However, my mind took this question one step further: What fundamentally excites me? My immediate answer was freedom. Freedom that is lived. Freedom that is realized, both by others and that I realize within myself. That excites me! When one begins to experience and walk in the most natural disposition in which man can live. We were created to live in complete and blissful freedom in the Garden. In fact, in Genesis 2:16, where God addresses Adam regarding the tree of the knowledge of good and evil, He begins with three simple words, “you are free”. God prefaces any instruction or command by speaking into Adam’s freedom. You are free. We have been made to be free. Freedom is one of the cornerstones to our being. With that in mind, it makes sense that freedom would be exciting. Living in freedom is living out our purpose. Living out the purpose that God has spoken over our lives from before we were even born.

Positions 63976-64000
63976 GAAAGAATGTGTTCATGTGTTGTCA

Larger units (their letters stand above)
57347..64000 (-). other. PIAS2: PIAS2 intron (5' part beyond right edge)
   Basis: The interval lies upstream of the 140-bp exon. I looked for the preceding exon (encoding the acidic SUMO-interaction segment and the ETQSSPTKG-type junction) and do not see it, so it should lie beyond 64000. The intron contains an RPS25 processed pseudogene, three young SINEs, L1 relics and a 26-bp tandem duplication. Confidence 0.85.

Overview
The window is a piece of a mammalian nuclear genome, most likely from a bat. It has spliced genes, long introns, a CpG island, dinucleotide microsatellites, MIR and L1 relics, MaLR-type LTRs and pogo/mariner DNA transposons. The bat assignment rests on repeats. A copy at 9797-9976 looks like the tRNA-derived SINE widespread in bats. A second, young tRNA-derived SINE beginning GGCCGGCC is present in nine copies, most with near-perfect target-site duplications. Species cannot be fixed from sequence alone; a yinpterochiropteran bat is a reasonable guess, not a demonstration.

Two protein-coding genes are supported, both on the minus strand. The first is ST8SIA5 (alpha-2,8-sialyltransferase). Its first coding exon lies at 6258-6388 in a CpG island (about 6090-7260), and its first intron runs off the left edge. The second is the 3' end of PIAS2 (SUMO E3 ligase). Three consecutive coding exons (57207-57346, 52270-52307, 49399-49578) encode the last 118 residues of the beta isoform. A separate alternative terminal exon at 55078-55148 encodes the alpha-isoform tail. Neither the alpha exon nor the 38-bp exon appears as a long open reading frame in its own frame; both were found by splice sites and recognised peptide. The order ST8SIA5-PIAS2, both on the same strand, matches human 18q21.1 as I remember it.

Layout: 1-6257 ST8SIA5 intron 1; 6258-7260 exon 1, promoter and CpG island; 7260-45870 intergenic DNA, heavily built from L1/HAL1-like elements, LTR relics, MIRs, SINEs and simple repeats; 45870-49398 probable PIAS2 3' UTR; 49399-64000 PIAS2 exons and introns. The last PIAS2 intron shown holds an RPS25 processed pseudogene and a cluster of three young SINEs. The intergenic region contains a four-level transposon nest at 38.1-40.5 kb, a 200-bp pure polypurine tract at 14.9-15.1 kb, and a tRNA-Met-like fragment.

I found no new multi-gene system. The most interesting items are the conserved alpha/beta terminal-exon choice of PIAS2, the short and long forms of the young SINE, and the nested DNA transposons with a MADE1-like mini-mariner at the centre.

When I consider freedom in my life, one of the first things that comes to my mind every time is Costa Rica. More specifically speaking, that little piece of heaven that is nestled so perfectly in the coastal mountains of Uvita, in the southwestern part of the country, named Refugio Solté. It was there that I first learned what it was like to live in freedom. It was there that I first heard my Heavenly Father speak so gently and intimately with me. This is a taste of what true freedom looks like: intimacy and close communication with Our Father. And it’s natural! It is how we were meant to live. 

Anyway, my entire family and I went to Costa Rica in the spring of 2011 for a week long, spring break mission trip. It was the first mission trip any of us had been on. Little did any of us know that we were stepping into an experience that would forever change, not only each of our lives, but our whole family. Throughout the week God spoke, comforted, confirmed, and loved each member of my family, as well as the rest of the 24-person team. However, perhaps more notably, God enticed each of us with His presence. He gave us a thirst that would stick with us well beyond the international boundaries of Costa Rica and well beyond just a week long mission trip.